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Thread: My Solid State Adventure

  1. #1

    My Solid State Adventure

    I'm starting this thread to post my experiments with solid state devices that have blossomed out of my research with the Bedini energizer. In 2009 my son was looking for a science fair project, so we were doing some searching on the net and came across the monopole group over at Yahoo. The Bedini energizer offered to rejuvenate batteries and extend there over all life span, my son and I were both intrigued to say the least. So I helped him build the device itself, (you'll see it in the video below) and he did all the charge/discharge cycles himself, kept very good records and put together a fabulous display for the science fair. He won the overall grand champion award. After the science fair was over we continued to charge and discharge batteries with it, some of them were 10-15 years old and we saw them coming back to life and some of them better than new.
    Over time he got interested in other things, my interest continued. Though electronics was never a strong suit in my life, observing others on the forums and a few you tube videos, and a lot of practice, i have made some progress.
    "Fast Forward to present" I had heard different folks talk about solid state devices, they seemed quite mysterious and a tad to complex for my ability levels. Until i started reading a thread (My Mode 3 - In Action) by a gentleman who goes by BobZilla on this forum. Between him and Min2oly they seemed to take a lot of the mystery and complexity out of it. So, following along with what Bob had shown I was able to put together a solid state charging device, (i might add I was quite pleased with myself and thankful to Bob for sharing his device) very much similar to his. Once I had that working then I was able to put together a Solid State Cap Dumper, once again based on what Bob had shown (I think Min2oly did too).
    The video showing my charger is in that thread, post #117. So now for the Cap Dumper, (Some of what is below I cut and pasted from the other thread)
    I got the cap dumper finished tonight, it consists of 2 470 uf and 4 4700 uf capacitors ( all 100 volt), 4 switches, a solid state relay, and an arduino. It is basically configured like the one Bob showed earlier in the thread. Thanks Bob.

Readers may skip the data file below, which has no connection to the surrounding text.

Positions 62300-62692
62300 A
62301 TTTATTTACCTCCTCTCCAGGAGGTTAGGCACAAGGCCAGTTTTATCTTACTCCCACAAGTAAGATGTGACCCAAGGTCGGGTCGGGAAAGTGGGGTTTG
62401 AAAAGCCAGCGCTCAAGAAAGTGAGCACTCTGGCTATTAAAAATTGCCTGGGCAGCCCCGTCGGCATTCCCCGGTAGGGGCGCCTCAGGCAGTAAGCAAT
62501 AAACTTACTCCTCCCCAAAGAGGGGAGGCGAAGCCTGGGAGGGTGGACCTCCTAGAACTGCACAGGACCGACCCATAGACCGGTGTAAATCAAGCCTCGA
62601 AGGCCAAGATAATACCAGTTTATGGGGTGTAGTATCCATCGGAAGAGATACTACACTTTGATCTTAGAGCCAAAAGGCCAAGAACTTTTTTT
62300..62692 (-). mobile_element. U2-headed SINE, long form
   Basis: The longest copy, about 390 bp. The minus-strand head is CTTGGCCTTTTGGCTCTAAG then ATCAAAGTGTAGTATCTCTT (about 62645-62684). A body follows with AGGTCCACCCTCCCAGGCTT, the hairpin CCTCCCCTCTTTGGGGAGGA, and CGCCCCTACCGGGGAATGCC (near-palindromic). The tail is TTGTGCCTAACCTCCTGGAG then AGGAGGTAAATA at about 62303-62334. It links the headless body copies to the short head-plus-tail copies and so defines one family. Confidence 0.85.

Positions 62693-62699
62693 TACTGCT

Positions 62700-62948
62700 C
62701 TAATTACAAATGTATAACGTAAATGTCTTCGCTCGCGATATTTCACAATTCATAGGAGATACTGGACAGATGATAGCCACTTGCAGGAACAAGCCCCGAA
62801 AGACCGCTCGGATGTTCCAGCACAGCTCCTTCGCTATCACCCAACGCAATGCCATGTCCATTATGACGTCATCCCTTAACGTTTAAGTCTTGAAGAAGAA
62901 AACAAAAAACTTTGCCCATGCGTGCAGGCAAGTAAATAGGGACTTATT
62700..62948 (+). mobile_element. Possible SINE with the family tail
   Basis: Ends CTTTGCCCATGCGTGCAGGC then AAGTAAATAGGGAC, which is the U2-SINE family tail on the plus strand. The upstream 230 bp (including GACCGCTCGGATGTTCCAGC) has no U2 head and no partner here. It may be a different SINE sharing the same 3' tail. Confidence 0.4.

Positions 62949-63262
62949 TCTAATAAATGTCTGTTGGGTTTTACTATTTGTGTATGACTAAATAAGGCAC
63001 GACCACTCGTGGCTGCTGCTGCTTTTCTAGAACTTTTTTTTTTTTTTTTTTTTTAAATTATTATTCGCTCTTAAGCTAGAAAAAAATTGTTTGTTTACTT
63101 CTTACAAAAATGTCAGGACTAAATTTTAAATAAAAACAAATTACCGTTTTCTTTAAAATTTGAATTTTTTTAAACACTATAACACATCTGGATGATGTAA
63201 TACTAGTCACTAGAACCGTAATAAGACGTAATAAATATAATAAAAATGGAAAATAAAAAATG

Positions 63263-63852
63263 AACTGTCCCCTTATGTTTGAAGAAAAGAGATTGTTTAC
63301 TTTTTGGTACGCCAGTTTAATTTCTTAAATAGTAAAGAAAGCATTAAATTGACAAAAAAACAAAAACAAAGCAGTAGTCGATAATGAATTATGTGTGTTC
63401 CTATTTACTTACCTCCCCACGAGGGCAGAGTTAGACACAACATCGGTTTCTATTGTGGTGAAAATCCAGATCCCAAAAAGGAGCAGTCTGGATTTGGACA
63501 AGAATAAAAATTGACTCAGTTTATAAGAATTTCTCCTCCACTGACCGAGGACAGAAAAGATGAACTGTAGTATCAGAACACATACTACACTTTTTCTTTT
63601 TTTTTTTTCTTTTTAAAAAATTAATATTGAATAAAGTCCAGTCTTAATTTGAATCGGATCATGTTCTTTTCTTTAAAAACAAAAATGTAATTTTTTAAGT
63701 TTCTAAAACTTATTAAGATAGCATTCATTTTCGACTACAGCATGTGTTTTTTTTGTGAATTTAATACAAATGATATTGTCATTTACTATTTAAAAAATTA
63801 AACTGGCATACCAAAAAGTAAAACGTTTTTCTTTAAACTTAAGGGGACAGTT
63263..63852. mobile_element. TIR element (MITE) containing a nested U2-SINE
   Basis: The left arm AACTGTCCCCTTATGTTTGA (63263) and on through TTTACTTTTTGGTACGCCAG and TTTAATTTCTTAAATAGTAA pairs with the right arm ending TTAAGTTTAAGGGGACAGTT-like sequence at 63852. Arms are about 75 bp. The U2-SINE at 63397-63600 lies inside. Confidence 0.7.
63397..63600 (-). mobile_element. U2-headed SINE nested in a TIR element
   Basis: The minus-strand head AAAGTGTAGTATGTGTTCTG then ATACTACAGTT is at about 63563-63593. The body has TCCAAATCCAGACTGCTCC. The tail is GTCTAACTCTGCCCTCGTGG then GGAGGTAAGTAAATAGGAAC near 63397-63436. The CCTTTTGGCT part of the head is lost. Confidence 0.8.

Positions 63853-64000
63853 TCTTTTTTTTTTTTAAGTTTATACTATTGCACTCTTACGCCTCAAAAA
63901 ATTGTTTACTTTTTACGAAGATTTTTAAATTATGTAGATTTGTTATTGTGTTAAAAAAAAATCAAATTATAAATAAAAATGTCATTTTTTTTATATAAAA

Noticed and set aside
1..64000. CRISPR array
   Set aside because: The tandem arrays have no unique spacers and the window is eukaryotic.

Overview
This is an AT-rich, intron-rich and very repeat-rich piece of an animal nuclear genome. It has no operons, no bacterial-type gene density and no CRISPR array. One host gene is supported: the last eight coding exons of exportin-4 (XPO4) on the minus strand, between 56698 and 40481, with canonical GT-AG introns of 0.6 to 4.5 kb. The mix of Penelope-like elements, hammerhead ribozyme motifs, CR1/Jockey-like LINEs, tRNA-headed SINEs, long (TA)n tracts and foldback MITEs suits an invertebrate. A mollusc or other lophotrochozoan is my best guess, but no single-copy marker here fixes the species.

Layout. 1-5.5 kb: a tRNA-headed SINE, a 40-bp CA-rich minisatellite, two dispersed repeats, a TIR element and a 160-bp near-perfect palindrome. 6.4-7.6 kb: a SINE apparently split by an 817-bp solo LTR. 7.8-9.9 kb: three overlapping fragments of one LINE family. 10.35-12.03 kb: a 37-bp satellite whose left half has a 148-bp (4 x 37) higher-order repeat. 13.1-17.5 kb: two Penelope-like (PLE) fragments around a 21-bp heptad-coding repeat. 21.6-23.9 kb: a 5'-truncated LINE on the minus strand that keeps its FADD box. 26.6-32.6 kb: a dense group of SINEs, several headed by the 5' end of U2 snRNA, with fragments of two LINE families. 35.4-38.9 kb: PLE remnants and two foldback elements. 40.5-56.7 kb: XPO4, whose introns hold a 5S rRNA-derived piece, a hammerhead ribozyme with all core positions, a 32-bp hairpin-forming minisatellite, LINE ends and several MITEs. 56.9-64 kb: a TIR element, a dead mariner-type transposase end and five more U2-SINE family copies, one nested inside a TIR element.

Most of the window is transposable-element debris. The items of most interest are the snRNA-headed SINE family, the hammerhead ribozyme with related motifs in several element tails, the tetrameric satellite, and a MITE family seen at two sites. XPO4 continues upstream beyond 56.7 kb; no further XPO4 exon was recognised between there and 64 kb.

The picture is of my test run, making sure it works.


    The big drops are when i changed the off time, the smaller down spikes are when i would take a capacitor out of the mix.
    Overall, I am very pleased, it needs some tuning but that just involves some time.
    The battery started at 12.54 and stopped at 13.34 in about a 2 hour test run.
    This picture is just of my notes taken throughout the 2 hour run.


    I made a video of most of the first run, at the end of the video I say I'll be back, however, my camera battery died before i finished, but you'll get the idea. hope you enjoy it
    Feel free to post comments or questions.
    I am planning on posting more of these experiments, now that I have learned how to make and post videos and pictures.

  2. #2
    Hi Brian,
    Hey great work on that cap dumper. I like your methodology for testing the various capacities in that video. As you run through these different settings your going to start gaining a lot of knowledge. I'm not going to comment too much just yet about try this or that because I want you to follow your own path but once you have all of the fundamentals understood I would be happy to show you some of the more complex approaches.

    I will say to keep in mind that the batteries matter a great deal as well. It has to do with the impedance (and other things). What I mean is do not start to think one particular timing is perfect because as you change to a larger battery or a smaller one you will find so do the outcomes. Just as you are studying the effects of more and less capacity on the caps, the same kind of variances happen with changing of the batteries. What you want to do is study and learn the characteristics of changing this or that, so that you can apply the right timing and capacitance to whatever your working with.

    Also now that you are working with large capacitors I suggest you get yourself a bleeder resistor to keep on hand. Occasionally as your experimenting you may accidentally charge those caps up more than you intended to and you need a way to bring them back down. A light bulb won't work because if you go to high on voltage it will just pop the filament so what you want is a 100 ohm 2 watt resistor or similar. I always keep one with an alligator clip wire around. If your caps get to high for any reason you just short them through the resistor to drain them down. This is also handy when you want to change how many of your caps your using. Throwing those switches on live caps will wear out the switch contacts because of the arc'ing and it's just a little unsettling sometimes. Better to drain your caps down smoothly with the resistor first.

    This is great work your doing, thanks for sharing with the group.

  3. #3
    I had a little time this afternoon to play with the cap dumper, the chart is below, it took just under a half hour. The bumps in the graph are when i remove a cap. I find that feeding it with my energizer if i go down to just the base capacitor the charging slows down. I need to get another arduino to run the solid state pulsar or figure out how to get one arduino to do both, it might be simpler to just get another board.



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